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Just Write: What Writers Should Learn From Christopher Nolan

July 15, 2017
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Just Write: What Writers Should Learn From Christopher Nolan

Christopher Nolan is a master of story structure. With Dunkirk coming out this week, I decided to take a look back at Batman Begins, which has one of the most elegant act structures of any movie I have ever seen.

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Christopher Edward Nolan[1] (/ˈnlən/; born 30 July 1970)[2] is a British-American film director, screenwriter and producer. He is one of the highest-grossing directors in history, and among the most successful and acclaimed filmmakers of the 21st century.

Having made his directorial debut with Following (1998), Nolan gained considerable attention for his second feature, Memento (2000), for which he received a nomination for the Academy Award for Best Original Screenplay. The acclaim garnered by his independent films gave Nolan the opportunity to make the big-budget thriller Insomnia (2002) and the mystery drama The Prestige (2006). He found further popular and critical success with The Dark Knight Trilogy (2005–2012); Inception (2010), for which he received a second Original Screenplay nomination and one for the Academy Award for Best Picture; and Interstellar (2014). His nine films have grossed over US$4.2 billion worldwide and garnered a total of 26 Oscarnominations and seven wins. Nolan has co-written several of his films with his younger brother, Jonathan, and runs the production company Syncopy Inc. with his wife, Emma Thomas.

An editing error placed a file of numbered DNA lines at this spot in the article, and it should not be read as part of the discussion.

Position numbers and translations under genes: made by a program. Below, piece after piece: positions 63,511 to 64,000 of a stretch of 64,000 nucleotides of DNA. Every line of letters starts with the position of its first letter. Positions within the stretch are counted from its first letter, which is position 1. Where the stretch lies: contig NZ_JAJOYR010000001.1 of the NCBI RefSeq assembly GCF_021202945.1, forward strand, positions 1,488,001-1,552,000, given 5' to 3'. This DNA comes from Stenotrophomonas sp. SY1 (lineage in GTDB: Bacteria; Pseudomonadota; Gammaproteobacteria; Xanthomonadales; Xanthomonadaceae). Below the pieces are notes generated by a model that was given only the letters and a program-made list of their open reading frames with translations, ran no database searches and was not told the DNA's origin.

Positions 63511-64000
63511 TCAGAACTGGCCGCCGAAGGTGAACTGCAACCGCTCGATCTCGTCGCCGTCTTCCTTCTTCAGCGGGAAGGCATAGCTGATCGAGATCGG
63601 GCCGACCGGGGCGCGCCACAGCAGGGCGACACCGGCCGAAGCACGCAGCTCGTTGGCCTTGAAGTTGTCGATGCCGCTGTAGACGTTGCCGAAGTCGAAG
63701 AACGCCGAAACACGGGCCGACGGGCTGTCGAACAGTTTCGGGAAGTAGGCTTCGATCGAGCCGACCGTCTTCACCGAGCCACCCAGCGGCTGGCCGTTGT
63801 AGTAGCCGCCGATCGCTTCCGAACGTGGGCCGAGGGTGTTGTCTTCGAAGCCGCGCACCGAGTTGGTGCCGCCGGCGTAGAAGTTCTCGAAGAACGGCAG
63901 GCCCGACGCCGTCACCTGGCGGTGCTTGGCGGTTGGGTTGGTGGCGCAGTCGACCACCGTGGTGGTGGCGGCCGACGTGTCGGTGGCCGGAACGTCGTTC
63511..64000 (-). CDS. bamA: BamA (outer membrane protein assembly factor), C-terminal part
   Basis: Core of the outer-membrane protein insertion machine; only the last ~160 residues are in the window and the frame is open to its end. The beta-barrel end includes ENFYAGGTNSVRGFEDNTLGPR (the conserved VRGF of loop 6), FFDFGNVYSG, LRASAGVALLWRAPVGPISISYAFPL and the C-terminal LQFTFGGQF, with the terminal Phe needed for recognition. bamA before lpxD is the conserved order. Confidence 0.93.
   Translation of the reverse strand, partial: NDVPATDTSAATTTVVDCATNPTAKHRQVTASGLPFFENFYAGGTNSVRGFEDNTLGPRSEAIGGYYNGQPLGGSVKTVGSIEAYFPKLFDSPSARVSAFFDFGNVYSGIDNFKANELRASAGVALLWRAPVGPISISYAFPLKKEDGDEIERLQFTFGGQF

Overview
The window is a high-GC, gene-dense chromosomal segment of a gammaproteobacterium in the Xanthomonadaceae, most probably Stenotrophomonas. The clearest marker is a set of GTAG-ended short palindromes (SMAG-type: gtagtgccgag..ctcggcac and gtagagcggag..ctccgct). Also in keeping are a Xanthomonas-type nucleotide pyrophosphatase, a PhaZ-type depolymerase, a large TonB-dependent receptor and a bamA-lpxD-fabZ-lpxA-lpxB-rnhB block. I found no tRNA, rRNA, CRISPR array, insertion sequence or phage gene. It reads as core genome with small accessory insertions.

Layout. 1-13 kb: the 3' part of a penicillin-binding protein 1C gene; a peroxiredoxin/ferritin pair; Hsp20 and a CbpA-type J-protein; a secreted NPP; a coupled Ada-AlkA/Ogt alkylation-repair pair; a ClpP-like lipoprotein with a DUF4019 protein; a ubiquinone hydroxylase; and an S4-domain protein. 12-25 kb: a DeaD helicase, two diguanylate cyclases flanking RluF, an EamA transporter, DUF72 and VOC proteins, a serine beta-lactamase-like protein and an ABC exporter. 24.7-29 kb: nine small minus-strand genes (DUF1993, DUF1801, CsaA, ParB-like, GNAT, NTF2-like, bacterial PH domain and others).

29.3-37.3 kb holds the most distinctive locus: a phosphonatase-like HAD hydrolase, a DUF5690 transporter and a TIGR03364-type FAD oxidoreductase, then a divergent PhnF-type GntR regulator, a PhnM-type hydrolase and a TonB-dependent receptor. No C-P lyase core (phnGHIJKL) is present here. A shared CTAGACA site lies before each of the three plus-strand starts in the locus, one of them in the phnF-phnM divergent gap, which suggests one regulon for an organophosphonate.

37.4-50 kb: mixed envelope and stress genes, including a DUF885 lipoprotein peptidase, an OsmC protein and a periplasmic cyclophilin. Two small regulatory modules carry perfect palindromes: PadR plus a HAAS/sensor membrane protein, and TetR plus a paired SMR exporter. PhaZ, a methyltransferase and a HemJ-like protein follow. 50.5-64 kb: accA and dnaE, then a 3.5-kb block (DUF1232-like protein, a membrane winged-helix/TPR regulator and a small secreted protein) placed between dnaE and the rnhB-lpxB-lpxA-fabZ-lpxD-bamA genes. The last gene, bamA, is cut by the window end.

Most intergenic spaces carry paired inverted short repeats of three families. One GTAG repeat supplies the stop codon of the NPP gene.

Nolan’s films are rooted in philosophical, sociological and ethical concepts, exploring human morality, the construction of time, and the malleable nature of memory and personal identity. His body of work is permeated by materialistic perspectives, labyrinthine plots, nonlinear storytellingpractical special effects, and analogous relationships between visual language and narrative elements.

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